Washington rehab costs

8 Replies

Hello!

I'm am starting to look at houses and have some questions on the rehab costs. 

Does anyone in the Olympia area have any recommendations for contractors? 

Are there any ball park estimates for rehabs you guys use?

I have started my own research as well looking here on bigger pockets reading some estimating rehab articles and watching some videos. But the more information I can get from all sources the better. 

Thank you,

Collin Savunen

@Collin Savunen this question is really hard to provide a meaningful answer to other than it depends. I completely get that doesn’t help you at all but it’s the reality. Your scope of work is going to determine your rehab budget. I would suggest you attend local REI meet ups and speak with contractors/flippers about their experiences with specific projects. This will allow you to be respectful of their time but also build up specific knowledge about materials they like and the costs of those projects. This will be a lot more meaningful than just us $25-$35 per sq ft for a light to medium rehab. Also, spend sometime to develop an example scope of work (bathroom remodel) and price out all the materials to do the job. You can learn an awful lot by just wandering around home depot at the various pricing on items. Hope this helps and best of luck.
Originally posted by @Collin Savunen :

Hello!

I'm am starting to look at houses and have some questions on the rehab costs. 

Does anyone in the Olympia area have any recommendations for contractors? 

Are there any ball park estimates for rehabs you guys use?

I have started my own research as well looking here on bigger pockets reading some estimating rehab articles and watching some videos. But the more information I can get from all sources the better. 

Thank you,

Collin Savunen

 $20,000

@Collin Savunen As I read through this thread, I saw something I wanted to address. Seems like you want to get a handle on evaluating rehab costs.

I'm going to comment on evaluating the overall deal, because people get killed on the purchase.  It's not usually the rehab that gets them, it's the purchase.   

I'm an investor, but I'm also a rehab consultant and cost analyst.  My partner is a construction specialist and a broker. 

Work it all backwards before you purchase. What are the comps on the property you are looking at. What type of ARV are you shooting for. What work needs to be done to reach your target ARV. This is what your scope of work will be.

Now we have to figure how much it will cost to complete the scope of work to get to the target ARV.

Then, how much return are you needing.

Holding costs and brokerage fees.

Work it backwards and you will know what you can afford to pay for the property.  If you can't get the purchase price down to where it needs to be - then you have to walk away. 

I see too many people purchasing too high and then trying to squeeze the rehab or contractors to force the deal to work.  It all adds up to disaster.  You can't MAKE A DEAL WORK.  

I saw this comment.  Taken out of context - it can cause problems. 

"Your scope of work is going to determine your rehab budget."

The scope of work needs to fit into your budget, and you can't MAKE it fit.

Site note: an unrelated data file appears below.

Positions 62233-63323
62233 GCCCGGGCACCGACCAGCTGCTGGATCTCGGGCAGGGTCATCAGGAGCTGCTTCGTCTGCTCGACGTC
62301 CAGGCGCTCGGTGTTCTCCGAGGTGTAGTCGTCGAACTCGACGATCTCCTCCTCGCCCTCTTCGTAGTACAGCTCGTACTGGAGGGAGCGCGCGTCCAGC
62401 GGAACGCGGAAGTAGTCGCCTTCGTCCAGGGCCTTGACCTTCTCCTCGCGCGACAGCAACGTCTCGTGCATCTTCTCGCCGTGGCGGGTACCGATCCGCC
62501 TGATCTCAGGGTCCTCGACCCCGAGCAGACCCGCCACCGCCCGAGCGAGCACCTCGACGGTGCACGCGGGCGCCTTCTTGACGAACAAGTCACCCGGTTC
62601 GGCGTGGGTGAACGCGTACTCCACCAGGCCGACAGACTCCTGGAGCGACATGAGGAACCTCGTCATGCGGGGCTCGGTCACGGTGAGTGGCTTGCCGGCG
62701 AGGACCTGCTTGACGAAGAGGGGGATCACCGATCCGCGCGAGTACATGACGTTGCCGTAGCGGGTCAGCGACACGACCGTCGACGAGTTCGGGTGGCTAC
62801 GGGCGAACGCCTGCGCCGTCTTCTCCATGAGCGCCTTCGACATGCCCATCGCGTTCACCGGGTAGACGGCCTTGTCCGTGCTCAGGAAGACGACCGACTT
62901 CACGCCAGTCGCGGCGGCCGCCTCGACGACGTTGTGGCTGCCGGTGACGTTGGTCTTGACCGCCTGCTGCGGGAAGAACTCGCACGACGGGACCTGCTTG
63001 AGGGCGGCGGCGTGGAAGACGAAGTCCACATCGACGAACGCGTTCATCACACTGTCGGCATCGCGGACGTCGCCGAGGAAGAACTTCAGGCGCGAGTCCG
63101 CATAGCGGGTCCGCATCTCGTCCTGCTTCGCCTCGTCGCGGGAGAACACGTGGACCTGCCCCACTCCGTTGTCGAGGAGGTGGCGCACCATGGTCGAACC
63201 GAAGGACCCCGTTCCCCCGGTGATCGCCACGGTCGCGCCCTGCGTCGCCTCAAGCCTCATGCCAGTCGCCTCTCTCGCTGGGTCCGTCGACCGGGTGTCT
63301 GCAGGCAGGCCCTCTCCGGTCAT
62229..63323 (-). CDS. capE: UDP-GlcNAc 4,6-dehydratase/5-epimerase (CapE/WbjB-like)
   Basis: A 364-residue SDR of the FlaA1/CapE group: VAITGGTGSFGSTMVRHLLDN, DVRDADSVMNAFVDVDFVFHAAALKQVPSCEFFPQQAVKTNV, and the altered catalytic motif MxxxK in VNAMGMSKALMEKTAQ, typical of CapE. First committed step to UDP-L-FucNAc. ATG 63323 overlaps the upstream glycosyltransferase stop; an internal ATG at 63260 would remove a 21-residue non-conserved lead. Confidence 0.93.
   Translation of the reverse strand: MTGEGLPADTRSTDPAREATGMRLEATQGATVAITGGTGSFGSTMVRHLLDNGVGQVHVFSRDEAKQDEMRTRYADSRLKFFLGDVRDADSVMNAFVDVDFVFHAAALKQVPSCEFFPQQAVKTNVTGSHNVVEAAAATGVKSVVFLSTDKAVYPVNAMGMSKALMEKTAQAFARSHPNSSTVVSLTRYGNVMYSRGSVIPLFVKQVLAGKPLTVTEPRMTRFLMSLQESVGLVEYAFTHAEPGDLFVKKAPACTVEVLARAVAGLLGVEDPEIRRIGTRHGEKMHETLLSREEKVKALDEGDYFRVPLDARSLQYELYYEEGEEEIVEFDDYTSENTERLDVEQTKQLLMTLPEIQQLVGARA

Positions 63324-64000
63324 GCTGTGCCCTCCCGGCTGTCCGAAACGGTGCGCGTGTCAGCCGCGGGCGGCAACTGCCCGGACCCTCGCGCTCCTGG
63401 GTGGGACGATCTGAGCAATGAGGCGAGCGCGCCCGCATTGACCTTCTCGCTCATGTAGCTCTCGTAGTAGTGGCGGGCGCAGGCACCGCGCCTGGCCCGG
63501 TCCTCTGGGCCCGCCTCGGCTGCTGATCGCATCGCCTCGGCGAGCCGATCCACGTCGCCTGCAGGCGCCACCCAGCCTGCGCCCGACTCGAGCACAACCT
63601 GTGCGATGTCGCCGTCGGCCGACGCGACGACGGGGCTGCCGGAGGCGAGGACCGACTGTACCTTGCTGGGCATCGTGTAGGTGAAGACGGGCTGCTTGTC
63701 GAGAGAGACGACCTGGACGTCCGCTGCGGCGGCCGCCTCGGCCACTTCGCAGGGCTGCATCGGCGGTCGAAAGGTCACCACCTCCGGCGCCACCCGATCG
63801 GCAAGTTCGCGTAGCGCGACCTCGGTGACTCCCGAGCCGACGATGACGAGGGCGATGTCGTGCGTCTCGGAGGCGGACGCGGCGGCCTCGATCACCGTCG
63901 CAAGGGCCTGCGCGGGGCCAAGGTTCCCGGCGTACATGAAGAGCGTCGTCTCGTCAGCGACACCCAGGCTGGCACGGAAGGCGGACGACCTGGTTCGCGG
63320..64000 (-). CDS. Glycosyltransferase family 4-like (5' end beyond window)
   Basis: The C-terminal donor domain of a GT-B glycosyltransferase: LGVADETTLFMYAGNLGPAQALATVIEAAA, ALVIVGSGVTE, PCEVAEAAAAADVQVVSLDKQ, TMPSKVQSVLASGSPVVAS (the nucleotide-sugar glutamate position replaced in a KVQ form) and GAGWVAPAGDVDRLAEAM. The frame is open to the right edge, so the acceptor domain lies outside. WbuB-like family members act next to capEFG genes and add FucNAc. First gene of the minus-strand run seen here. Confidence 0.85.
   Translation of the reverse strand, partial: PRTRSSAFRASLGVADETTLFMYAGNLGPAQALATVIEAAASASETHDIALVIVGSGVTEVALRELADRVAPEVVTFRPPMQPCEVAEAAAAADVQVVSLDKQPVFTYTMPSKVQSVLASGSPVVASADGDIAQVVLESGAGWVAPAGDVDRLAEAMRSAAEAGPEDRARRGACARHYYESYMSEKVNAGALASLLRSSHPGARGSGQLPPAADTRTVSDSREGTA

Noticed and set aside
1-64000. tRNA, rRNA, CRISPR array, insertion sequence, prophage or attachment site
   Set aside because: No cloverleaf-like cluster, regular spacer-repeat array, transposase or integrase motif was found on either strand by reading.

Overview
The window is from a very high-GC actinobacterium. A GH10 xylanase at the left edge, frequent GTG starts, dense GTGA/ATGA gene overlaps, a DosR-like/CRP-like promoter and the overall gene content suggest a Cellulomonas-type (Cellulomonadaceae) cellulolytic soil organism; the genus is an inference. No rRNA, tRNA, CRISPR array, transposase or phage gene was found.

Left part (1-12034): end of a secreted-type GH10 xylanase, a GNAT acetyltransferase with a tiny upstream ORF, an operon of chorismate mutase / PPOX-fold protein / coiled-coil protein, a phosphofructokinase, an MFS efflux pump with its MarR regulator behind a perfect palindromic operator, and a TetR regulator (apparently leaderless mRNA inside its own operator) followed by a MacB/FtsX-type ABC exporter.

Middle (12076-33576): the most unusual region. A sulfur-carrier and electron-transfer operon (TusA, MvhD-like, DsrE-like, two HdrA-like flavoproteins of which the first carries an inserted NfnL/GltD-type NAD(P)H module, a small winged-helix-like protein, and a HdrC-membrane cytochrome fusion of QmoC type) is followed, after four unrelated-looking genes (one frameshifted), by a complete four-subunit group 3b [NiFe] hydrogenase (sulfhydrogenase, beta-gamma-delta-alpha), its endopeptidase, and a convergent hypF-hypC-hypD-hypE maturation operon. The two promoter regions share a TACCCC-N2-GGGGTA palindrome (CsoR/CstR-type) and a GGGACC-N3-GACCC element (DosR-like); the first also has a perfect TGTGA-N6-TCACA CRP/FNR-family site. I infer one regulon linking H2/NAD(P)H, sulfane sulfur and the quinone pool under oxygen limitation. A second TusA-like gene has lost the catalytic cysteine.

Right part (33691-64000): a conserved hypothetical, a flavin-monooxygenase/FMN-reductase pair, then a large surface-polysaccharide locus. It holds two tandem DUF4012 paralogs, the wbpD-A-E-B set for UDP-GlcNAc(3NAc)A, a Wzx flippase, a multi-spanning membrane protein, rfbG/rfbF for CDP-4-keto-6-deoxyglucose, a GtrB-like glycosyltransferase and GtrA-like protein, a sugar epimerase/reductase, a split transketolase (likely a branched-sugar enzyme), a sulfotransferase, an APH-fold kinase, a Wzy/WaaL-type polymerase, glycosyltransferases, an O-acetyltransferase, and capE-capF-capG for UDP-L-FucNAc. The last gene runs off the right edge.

One one end you have target ARV or even retail selling price. Other end is your purchase price. It is the "guts" of the evaluation that will tell you if you win or lose on it.

I'm sure there is nothing new or mind blowing in my comments. I talk REI with "newer" investors every day and even see veterans trying to force things to work out. I just think it's about basic fundamentals and not shooting from the hip and I take every opportunity to say it.

Take me with a grain of salt, but I just wanted to chime in and try to be helpful.

Best wishes!

@John Barrett thank you! Already started building a scope of work. Will try and price it for average sized rooms. I know kitchen and bathroom will be the most expensive per square foot. And I have an REI that I am going to next week. Missed the last one by acouple days. But your $25-35 per square foot is helpful. I got $45-$55 from someone else in a high demand for contractor area. The more I gather the better.
@Ritch Bonisa Thank you for the wisdom and don't worry I have thick skin and an open mind. I agree, working backwards is better. You can only sell it for what the market wants. I am going to make a scope of work so I can quickly estimate rehab costs and have a foundation for the rehab, also to attempt to save some money. However I will use your advice and the scope of work will not be my end all be all, it needs to be flexible and adjustable.

@Collin Savunen Do you have a property in mind that you are looking at? If we had more details, we could really be of more help. I'll PM you about a GC that I have used in Olympia, but I will say here that it is VERY hard to find good, honest, AFFORDABLE contractors in the Olympia area because Seattle jobs pay so much more. With that said, there are some who just won't drive for it. 

@Collin Savunen  I’m sure if you are like me you believe in “if you don’t open your mouth, you won’t get fed” BP is a great source of information, other posts, books, blogs and podcasts. Also I’ve come across a few articles on Google (search those key words). 

To be totally honest even as a contractor you really just have to do your homework and test out what you have leaned to the fullest. Each contractor, area, flip, remodel and materials used have different outcomes in the end and as long as you give yourself room for the unexpected you will be good to go. Also from what the good ones say “buy right”.

Hope this helps and I wish you the best of luck! Cheers!